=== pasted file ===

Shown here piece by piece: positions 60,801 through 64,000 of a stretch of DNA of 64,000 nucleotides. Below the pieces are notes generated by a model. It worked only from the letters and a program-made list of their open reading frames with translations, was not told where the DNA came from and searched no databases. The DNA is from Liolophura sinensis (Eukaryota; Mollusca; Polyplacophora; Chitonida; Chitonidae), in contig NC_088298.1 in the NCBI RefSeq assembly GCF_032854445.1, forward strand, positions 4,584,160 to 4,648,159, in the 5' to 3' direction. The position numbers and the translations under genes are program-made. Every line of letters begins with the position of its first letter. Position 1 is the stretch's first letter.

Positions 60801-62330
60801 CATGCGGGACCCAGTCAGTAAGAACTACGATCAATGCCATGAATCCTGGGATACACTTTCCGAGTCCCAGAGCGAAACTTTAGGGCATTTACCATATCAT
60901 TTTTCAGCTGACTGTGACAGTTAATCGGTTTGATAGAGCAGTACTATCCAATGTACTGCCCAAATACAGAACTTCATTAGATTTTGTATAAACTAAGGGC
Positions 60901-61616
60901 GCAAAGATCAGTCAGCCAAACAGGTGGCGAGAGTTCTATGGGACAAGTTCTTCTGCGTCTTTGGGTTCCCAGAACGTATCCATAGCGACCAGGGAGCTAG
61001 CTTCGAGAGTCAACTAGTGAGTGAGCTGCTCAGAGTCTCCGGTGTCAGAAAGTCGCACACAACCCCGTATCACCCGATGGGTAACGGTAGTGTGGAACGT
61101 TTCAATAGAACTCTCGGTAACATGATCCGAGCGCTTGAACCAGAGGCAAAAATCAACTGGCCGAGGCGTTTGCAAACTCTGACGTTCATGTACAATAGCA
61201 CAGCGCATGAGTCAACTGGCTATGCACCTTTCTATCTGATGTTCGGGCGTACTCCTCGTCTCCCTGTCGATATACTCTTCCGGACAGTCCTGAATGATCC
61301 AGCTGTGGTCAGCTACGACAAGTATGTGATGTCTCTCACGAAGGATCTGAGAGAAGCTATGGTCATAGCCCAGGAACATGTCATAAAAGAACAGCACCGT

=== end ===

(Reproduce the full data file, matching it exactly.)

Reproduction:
Shown here piece by piece: positions 60,801 through 64,000 of a stretch of DNA of 64,000 nucleotides. Below the pieces are notes generated by a model. It worked only from the letters and a program-made list of their open reading frames with translations, was not told where the DNA came from and searched no databases. The DNA is from Liolophura sinensis (Eukaryota; Mollusca; Polyplacophora; Chitonida; Chitonidae), in contig NC_088298.1 in the NCBI RefSeq assembly GCF_032854445.1, forward strand, positions 4,584,160 to 4,648,159, in the 5' to 3' direction. The position numbers and the translations under genes are program-made. Every line of letters begins with the position of its first letter. Position 1 is the stretch's first letter.

Positions 60801-62330
60801 CATGCGGGACCCAGTCAGTAAGAACTACGATCAATGCCATGAATCCTGGGATACACTTTCCGAGTCCCAGAGCGAAACTTTAGGGCATTTACCATATCAT
60901 TTTTCAGCTGACTGTGACAGTTAATCGGTTTGATAGAGCAGTACTATCCAATGTACTGCCCAAATACAGAACTTCATTAGATTTTGTATAAACTAAGGGC
Positions 60901-61616
60901 GCAAAGATCAGTCAGCCAAACAGGTGGCGAGAGTTCTATGGGACAAGTTCTTCTGCGTCTTTGGGTTCCCAGAACGTATCCATAGCGACCAGGGAGCTAG
61001 CTTCGAGAGTCAACTAGTGAGTGAGCTGCTCAGAGTCTCCGGTGTCAGAAAGTCGCACACAACCCCGTATCACCCGATGGGTAACGGTAGTGTGGAACGT
61101 TTCAATAGAACTCTCGGTAACATGATCCGAGCGCTTGAACCAGAGGCAAAAATCAACTGGCCGAGGCGTTTGCAAACTCTGACGTTCATGTACAATAGCA
61201 CAGCGCATGAGTCAACTGGCTATGCACCTTTCTATCTGATGTTCGGGCGTACTCCTCGTCTCCCTGTCGATATACTCTTCCGGACAGTCCTGAATGATCC
61301 AGCTGTGGTCAGCTACGACAAGTATGTGATGTCTCTCACGAAGGATCTGAGAGAAGCTATGGTCATAGCCCAGGAACATGTCATAAAAGAACAGCACCGT